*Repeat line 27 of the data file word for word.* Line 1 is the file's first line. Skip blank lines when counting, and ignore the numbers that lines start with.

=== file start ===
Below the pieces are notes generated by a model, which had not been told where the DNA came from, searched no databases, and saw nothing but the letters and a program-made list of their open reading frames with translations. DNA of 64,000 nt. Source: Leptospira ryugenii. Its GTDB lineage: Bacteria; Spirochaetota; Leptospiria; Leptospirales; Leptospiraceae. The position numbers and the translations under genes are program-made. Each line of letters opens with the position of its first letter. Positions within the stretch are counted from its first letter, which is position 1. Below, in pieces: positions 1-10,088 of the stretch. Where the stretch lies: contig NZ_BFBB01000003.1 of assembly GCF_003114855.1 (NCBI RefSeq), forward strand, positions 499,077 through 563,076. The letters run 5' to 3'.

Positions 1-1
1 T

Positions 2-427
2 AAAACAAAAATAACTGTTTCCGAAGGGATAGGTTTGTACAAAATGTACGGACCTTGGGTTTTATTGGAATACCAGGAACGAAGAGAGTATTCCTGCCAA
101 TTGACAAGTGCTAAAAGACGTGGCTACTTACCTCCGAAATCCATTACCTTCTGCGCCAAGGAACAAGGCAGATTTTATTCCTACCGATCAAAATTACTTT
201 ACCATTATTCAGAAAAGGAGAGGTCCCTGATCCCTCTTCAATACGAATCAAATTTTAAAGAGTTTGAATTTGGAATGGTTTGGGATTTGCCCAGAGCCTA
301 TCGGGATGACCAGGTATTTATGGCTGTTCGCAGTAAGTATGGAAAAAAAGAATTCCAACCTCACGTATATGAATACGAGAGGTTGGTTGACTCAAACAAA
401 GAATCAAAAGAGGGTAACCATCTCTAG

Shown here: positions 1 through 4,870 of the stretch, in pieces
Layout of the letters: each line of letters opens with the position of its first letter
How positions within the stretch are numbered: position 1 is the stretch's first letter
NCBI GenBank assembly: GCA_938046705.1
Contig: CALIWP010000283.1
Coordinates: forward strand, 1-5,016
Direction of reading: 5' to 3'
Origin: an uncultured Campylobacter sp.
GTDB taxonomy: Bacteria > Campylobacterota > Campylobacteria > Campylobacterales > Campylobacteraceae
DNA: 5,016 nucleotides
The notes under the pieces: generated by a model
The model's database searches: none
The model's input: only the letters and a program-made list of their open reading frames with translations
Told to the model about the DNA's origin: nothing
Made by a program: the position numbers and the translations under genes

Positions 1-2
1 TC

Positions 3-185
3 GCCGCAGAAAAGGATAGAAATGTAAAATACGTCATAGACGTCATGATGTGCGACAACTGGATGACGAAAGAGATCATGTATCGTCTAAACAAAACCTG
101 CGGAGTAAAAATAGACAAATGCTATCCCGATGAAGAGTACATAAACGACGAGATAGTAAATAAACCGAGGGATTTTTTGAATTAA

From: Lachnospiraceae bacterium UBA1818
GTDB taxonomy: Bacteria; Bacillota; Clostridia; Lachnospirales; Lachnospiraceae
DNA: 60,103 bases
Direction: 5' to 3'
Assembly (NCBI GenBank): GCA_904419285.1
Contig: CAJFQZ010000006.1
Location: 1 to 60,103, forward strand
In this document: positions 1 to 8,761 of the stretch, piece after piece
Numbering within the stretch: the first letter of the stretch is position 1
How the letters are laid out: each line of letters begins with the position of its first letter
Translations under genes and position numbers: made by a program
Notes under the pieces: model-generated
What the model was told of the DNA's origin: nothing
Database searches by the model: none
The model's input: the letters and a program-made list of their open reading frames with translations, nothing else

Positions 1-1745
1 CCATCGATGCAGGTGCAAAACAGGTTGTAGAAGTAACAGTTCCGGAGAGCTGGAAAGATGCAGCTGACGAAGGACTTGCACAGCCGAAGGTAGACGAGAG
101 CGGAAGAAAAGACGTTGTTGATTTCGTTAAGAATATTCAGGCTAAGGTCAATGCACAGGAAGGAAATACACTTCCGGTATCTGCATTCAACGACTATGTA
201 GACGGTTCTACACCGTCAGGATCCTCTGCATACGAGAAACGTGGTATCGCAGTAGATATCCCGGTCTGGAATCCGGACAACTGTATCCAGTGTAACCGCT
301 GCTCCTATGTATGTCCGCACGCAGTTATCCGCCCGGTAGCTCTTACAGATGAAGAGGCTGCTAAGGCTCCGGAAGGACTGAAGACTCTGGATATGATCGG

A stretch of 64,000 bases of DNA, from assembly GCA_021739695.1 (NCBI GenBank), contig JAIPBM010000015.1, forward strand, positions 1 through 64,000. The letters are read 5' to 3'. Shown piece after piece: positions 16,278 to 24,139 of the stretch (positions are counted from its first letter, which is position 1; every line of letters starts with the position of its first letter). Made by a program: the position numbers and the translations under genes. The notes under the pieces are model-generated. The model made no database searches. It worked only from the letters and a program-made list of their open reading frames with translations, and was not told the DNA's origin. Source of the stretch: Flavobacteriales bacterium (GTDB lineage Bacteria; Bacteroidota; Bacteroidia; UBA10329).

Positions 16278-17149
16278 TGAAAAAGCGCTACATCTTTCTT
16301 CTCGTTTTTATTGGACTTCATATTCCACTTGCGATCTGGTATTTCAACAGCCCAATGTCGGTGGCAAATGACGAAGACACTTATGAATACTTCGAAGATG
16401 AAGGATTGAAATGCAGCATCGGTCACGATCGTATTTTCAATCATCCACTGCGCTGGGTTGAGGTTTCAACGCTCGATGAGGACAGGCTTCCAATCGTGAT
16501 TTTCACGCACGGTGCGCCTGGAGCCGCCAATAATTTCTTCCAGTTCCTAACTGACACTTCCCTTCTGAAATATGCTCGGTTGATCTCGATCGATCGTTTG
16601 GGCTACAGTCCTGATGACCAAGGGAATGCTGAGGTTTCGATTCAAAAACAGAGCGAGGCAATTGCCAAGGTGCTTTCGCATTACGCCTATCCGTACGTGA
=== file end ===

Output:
Positions 3-185